dynamic memory allocation via STL

Hi guys.  It's me again (the "dynamic memory allocation problem using STL" problem.  Well, here is my test program in its entirety.  Test this program and tell me what's wrong with it.
Note:  Keep on a sharp lookout for destructors being called before end of scope!!!

/* main.cpp */

#include <assert.h>
#include <tchar.h>
#include <iostream>
#include <string>
#include <vector>

using namespace std;

class CThing
      CThing(TCHAR* psz= "NULL");

      string m_sz;
      int*   m_pData;

CThing::CThing(TCHAR* psz):
   cout << "Calling ctor\n";
   m_pData= new int[100];
   assert(m_pData != NULL);

   cout << "Calling dtor\n";
   if (m_pData)
      delete [] m_pData;
      m_pData= NULL;

vector<CThing> g_vecThings;

void main()
   g_vecTextures.push_back(CThing("scooby doooooo"));
   g_vecTextures.push_back(CThing("more blablabla"));

   //display some stats.
   cout << "g_vecTextures.size()= " << g_vecTextures.size() << 
   for (int i= 0; i < g_vecTextures.size(); i++)
      cout << g_vecTextures[i].m_sz << "\n";
      cout << g_vecTextures[i].m_pData << "\n";

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First time I here you can not use new ad delete with STL. But some STL implementation may allocate your objects (and for instance nodes that contain them) from a 'central' pool and some containers could possible postpone calling destructors. This could save time. Does the leak persist after the container is 'out of scope'?
All the sTL containers have allocator tempaltes that default to a template that uses new/delete.  So if you don't specify an allocator object, it will end up using new and delete.

So this is not your problem.

Most likely it is something else in the class you've written (CThing).  For example, does Cthing have a working copy constructor?  a working operator =?  You will almost certainly have to write your own copies of these functions.  The default ones provided by the compiler are almost certainly wrong.
ipocinaAuthor Commented:
Edited text of question.
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ipocinaAuthor Commented:
Adjusted points to 100
First of all, please don't edit the question once a dialog has begin.  It makes it impossible for new participants to follow the history fot he discussion.

2nd of all.  Its exactly what I said.  You need to define a copy constructor and a operator =.

This is a classic mistake and I recommend you read the Scott Meyers books, "Effective C++" and "More Effective C++" as they will cover this and abotu 50 other common mistakes.  If you don't read the books, you are assured of making almost every single one of these mistakes.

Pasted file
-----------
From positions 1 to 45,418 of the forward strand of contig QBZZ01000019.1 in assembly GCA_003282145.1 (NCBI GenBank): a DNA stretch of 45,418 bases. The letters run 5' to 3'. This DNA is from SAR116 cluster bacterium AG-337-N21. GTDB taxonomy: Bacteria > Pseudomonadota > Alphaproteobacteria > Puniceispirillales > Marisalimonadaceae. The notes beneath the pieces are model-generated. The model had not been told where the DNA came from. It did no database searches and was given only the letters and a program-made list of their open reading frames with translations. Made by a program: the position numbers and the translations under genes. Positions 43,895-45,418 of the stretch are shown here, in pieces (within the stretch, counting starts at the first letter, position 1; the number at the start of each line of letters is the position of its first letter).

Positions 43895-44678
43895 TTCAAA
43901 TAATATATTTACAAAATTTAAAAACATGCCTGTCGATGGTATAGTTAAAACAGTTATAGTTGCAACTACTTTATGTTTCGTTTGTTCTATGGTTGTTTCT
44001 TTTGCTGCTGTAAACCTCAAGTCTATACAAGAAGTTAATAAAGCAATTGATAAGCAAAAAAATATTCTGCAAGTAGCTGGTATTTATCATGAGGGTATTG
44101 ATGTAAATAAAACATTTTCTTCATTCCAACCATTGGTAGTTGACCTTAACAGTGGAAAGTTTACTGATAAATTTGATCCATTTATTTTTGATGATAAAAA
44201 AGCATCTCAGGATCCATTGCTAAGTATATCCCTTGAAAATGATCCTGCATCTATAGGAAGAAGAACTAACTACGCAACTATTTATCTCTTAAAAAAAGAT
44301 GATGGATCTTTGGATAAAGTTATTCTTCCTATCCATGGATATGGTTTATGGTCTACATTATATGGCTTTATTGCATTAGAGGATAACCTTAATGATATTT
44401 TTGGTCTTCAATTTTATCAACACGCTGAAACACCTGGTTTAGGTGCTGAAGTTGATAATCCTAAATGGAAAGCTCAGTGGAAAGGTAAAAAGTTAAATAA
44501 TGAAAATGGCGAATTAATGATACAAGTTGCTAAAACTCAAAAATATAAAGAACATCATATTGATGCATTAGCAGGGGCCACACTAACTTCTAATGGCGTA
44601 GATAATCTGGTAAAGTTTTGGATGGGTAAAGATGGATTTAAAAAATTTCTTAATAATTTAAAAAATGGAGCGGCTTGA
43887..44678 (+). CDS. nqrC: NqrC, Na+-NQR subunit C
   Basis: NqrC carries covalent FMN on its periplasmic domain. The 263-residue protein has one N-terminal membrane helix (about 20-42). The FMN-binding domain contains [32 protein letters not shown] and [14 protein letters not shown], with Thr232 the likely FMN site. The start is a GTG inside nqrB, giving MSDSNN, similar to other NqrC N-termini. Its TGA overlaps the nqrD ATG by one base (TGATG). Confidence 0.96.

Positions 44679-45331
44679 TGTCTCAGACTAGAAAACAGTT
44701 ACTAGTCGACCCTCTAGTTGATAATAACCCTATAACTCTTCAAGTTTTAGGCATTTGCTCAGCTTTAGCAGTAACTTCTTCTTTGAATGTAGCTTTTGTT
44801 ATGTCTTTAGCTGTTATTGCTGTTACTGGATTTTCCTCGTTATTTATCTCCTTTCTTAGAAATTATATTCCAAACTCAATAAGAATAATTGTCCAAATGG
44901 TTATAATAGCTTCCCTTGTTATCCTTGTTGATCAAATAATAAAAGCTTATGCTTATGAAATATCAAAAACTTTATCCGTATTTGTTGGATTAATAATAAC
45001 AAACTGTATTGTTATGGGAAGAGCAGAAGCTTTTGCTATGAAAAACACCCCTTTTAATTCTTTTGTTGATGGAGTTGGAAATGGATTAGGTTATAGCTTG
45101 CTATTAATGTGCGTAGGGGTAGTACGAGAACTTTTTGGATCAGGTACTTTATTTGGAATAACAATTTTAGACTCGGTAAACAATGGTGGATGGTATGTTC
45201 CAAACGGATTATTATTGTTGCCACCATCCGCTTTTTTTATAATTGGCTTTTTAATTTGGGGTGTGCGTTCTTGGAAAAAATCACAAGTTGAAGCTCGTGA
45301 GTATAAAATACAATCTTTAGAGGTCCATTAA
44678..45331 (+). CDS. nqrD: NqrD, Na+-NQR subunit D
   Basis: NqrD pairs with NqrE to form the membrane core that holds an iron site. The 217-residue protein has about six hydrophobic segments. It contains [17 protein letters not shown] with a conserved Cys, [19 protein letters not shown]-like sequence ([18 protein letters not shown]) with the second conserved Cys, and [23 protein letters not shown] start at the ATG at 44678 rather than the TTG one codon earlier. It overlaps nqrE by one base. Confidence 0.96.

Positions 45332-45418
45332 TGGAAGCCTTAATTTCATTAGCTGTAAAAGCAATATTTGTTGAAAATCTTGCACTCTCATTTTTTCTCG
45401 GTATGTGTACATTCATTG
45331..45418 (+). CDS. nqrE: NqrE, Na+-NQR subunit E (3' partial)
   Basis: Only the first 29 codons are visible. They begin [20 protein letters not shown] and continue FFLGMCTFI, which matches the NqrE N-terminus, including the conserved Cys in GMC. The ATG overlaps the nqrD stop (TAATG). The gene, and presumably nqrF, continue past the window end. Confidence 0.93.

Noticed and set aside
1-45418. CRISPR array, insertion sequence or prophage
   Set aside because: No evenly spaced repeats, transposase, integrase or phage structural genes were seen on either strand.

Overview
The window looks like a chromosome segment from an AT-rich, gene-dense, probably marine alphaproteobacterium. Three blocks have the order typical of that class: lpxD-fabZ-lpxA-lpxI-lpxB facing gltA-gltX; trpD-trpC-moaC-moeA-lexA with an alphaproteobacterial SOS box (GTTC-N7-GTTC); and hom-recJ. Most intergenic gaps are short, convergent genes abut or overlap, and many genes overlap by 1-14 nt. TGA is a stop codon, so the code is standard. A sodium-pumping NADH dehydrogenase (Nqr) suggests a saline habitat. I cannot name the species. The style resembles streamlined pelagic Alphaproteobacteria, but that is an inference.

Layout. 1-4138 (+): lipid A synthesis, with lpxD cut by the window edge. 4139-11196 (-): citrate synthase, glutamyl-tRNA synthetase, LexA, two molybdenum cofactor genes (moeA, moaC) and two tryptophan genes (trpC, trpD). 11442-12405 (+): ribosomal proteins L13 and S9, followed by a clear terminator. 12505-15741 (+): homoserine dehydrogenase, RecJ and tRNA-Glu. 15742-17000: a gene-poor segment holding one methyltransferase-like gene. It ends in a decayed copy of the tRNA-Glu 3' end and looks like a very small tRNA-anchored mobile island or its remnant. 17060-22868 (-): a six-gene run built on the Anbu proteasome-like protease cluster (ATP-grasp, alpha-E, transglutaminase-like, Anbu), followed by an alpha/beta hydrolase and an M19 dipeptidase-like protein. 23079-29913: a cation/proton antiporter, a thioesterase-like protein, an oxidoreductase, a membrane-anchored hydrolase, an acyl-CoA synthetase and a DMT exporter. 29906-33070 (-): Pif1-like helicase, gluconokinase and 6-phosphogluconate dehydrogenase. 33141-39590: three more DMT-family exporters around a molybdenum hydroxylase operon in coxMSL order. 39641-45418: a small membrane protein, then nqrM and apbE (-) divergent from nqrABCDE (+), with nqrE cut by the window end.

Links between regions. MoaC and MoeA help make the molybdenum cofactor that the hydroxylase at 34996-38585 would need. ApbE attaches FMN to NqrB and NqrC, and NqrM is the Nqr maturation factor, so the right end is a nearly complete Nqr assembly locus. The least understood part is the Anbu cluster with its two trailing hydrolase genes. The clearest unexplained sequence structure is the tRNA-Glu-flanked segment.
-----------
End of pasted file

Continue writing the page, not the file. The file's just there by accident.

The current problem is that when an object in your class is copied either using the copy constructor or using operator = , like in

CThing A("A");
CThing B(A);  // Error 1.
CThing C("C");

C = A; // Error 2.

You get an error.  Or I shoudl say, you lay the foundation for an error.  There error will not be detected until later.  The problem is that the code generated automatically by the compiler to handle the copying process will COPY THE POINTER, and will not COPY THE DATE THE POINTER POINTS TO.  For example, in

CThing B(A);  // Error 1.

Both object B and A will have m_pData members that contain the SAME POINTER VALUE.  That is both point to the same string.  At first that is okay.  But when B is destroyed, it will delete the memory that this points to.  Still okay.  However A still has a pointer to this memory and does not know it was deleted.  So when A is destroyed, it will also delete this memroy.  That causes problems since the memory has already been deleted.

Same in

C = A; // Error 2.

After operator = is done, the two objects, C and A, have m_pData members with the same pointer value.  When the first one is destroyed you are okay.  When the 2nd one is destroyed you are in trouble.  (The problem may manidest itself in other ways to.  But the root of the problem is that two objects share dynamically allocated memory that they were not designed to share.

Let me know if you have any questions.
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